Moonshining is on the rise in southeastern Oklahoma, state liquor authorities say.
The Internet has made it easier for do-it-yourselfers to learn about distilling. The process is relatively simple, and equipment explanations and recipes abound online. Many kitchen experimenters are simply curious. Others might find inspiration in pop-culture, like Discovery Channel’s Moonshiners television series, says Oklahoma liquor agent Capt. Joe Daniels.
But another factor might be driving illegal distilling: “Any time the economy dips, we have higher activity,” Daniels says.
Officials with Oklahoma’s Alcoholic Beverage Laws Enforcement Commission have noticed an uptick in reports on illegal distilling, which come from both the public and various authorities throughout the state. Historically, such an uptick is often economically driven, says Daniels, a special agent in charge ABLE’s southeastern division.
“People think about Uncle Jesse and the Morrison Sisters on Andy Griffith with the steel bin in their flower shop, or the Baldwin Sisters on the Waltons with the recipe machine,” Daniels says. “It’s not that way.”
Proof of Concept
Evidence of the trend is largely anecdotal. Daniels says ABLE has experienced an upswing in public phone calls and complaints about illegal distilling operations, but measurable data on moonshining is sparse.
State liquor agents raid a single large-scale distilling operation in a typical year, Daniels says. Those resource-intense operations involve undercover investigators, surveillance and search warrants.
But much of the evidence of illegal distilling is a lot smaller scale and lower-profile, Daniels says. A Highway Patrol trooper might find a quart of moonshine while searching a car after arresting a driver, for example. Or a forest ranger might stumble across a still operation in southeastern Oklahoma’s Ouachita National Forest.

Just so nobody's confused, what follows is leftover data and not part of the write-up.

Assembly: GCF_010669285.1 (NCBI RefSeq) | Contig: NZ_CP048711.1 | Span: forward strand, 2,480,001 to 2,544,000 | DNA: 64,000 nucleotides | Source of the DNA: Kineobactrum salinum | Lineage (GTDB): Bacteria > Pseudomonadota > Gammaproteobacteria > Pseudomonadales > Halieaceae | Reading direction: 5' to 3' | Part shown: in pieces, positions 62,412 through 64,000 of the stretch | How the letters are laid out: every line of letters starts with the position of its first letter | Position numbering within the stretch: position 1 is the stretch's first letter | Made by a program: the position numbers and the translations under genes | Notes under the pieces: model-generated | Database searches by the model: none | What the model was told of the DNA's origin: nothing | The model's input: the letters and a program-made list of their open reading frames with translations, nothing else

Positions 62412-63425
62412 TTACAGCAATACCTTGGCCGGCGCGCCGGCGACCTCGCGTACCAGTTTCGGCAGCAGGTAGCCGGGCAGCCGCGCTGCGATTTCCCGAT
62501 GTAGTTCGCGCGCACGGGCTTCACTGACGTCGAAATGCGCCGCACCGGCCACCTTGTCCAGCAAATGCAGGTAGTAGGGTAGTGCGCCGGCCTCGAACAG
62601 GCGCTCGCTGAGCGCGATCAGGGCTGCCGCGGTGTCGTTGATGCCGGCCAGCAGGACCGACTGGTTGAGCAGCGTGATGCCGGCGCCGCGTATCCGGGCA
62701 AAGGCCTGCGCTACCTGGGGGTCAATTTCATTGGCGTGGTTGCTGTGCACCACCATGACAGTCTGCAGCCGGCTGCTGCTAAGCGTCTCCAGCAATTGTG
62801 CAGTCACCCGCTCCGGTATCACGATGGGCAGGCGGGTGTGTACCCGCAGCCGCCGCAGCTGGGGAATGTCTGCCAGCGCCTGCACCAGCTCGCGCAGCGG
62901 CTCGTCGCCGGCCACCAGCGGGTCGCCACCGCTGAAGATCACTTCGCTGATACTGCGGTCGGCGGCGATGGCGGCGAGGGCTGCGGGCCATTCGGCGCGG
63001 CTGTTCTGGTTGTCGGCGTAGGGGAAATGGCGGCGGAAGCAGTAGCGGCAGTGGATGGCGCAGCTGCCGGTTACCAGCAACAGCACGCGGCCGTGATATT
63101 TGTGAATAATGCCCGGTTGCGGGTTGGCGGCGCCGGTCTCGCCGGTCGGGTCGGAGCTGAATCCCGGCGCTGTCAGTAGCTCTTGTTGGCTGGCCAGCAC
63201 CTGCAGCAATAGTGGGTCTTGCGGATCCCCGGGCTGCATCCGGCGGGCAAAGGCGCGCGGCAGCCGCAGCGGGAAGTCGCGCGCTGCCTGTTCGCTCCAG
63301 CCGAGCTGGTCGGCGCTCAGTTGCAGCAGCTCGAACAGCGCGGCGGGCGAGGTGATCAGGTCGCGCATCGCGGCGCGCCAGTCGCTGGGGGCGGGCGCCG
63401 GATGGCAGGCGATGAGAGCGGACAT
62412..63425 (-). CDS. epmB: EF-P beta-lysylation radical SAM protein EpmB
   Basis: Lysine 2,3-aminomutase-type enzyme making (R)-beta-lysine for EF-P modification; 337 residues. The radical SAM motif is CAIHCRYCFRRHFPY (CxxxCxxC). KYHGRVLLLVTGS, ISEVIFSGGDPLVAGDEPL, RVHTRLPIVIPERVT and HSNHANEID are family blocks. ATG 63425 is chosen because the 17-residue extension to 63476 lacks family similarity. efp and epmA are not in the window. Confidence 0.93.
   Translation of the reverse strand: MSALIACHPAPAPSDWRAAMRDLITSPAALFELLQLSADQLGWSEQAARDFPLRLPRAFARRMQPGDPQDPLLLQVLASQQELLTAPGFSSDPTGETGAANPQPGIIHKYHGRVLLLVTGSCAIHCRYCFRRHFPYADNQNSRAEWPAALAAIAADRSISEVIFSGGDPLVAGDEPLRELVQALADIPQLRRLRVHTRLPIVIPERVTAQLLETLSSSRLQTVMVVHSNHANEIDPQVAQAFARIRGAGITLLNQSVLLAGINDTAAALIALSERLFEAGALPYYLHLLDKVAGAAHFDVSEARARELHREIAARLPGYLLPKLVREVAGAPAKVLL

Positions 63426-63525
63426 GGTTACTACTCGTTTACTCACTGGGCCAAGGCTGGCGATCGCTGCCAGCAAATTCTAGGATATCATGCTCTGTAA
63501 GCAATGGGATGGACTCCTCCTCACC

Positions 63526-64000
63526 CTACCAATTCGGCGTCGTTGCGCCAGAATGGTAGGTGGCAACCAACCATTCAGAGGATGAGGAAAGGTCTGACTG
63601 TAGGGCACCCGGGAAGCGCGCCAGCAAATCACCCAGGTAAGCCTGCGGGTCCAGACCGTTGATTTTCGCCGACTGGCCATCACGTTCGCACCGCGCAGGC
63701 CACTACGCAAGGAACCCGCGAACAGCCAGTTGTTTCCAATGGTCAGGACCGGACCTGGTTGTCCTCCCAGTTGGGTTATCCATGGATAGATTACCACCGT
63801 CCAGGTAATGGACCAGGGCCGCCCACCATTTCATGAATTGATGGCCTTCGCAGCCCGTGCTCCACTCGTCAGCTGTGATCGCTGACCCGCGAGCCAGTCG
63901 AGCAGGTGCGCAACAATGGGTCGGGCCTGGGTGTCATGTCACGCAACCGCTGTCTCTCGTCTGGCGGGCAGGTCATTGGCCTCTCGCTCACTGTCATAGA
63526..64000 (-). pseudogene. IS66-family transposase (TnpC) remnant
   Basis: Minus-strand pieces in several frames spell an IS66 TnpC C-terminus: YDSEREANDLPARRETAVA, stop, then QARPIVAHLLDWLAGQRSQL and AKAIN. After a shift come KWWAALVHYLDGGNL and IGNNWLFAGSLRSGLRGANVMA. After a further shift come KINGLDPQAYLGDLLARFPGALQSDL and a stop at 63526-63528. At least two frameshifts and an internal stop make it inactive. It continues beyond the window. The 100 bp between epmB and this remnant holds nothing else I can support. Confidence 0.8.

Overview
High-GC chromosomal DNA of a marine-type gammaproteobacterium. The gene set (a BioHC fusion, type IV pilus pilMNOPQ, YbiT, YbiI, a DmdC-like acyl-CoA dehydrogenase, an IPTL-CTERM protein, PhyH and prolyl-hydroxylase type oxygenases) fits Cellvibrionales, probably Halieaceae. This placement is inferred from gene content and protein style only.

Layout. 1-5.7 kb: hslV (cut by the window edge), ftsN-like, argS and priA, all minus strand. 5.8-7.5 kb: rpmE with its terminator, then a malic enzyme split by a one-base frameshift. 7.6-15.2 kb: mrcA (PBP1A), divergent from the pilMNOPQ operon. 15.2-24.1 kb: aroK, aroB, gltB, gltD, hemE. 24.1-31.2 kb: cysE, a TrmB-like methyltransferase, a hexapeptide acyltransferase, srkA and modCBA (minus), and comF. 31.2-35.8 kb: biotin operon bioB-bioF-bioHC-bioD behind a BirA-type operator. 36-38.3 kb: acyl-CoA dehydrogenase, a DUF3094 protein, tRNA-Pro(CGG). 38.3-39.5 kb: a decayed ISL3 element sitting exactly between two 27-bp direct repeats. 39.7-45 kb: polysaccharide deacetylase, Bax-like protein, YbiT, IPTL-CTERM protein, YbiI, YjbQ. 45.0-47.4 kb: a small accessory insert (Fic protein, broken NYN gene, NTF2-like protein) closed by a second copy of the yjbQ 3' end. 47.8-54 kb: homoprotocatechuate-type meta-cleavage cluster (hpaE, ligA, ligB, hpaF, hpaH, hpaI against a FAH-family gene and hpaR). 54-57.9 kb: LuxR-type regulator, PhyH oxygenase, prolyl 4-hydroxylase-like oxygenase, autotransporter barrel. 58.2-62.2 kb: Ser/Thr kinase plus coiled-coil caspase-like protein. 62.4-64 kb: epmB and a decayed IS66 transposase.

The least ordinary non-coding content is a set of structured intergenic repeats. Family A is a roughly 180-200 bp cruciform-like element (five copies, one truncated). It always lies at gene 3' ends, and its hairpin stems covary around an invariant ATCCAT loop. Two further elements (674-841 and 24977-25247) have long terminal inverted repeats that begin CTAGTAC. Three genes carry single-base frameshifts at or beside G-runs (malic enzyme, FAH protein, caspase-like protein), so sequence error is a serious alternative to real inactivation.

“If I had the time and the manpower we could work them every week,” Daniels says.
Oklahoma’s statewide unemployment rate is low — 5.1 percent in August 2012 — which was considerably less than the U.S average, which was 8.1 percent that month. But unemployment is much higher in eastern and southeastern parts of the state, where the bulk of illegal distilling occurs, state liquor agents say.
Unemployment Concentrated in Oklahoma’s Moonshine Country
The unemployment rate in Le Flore County, for example, was 10.7 percent in August — more than twice the statewide measure of joblessness. Poverty is also concentrated in southeastern Oklahoma.
Illegal distilling has surged, ABLE officials say, but it’s hard to tell if the increased activity is from a flurry of new DIY distillers, or if current moonshiners are simply expanding distribution.
“I tend to believe it’s from more people trying to cook, but I don’t have anyway of proving it,” Daniels says.Obviously, moonshiners “aren’t paying taxes, buying licenses or reporting income,” on profits from their products, Daniels says. And while most illegal distillers aren’t full-scale commercial operations, moonshiners are escaping considerable tax liabilities from such outlaw enterprises.
A few years ago, state liquor officials collected details on a handful of illegal still operations and forwarded them to the federal Alcohol and Tobacco Tax and Trade Bureau. The four stills — which ranged from small storage shed-sized operations to elaborate stills capable of producing hundreds of gallons of liquor — had a collective tax liability of more than $1 million, Daniels says.
Finding an actual moonshiner willing to do an interview is, understandably, challenging. StateImpact contacted several Oklahomans that have been charged with illegal liquor distillation and related crimes, but none were willing to weigh in.
Although some Oklahoma moonshiners are in it for business, others are motivated by the affordability and independence of homemade hooch, Daniels says.
And while joblessness and poverty is a major factor driving most moonshiners here, Daniels says you can’t overlook the influence of the area’s infamous history, a legacy illustrated by nearby Robber’s Cave, a sandstone hideout-turned state park made infamous by outlaws Jesse James and Belle Star.
“A lot of those relatives are still here,” he says. “That culture is still here, and that culture has something to do with moonshiners. If I can make it, I don’t have to go buy it.”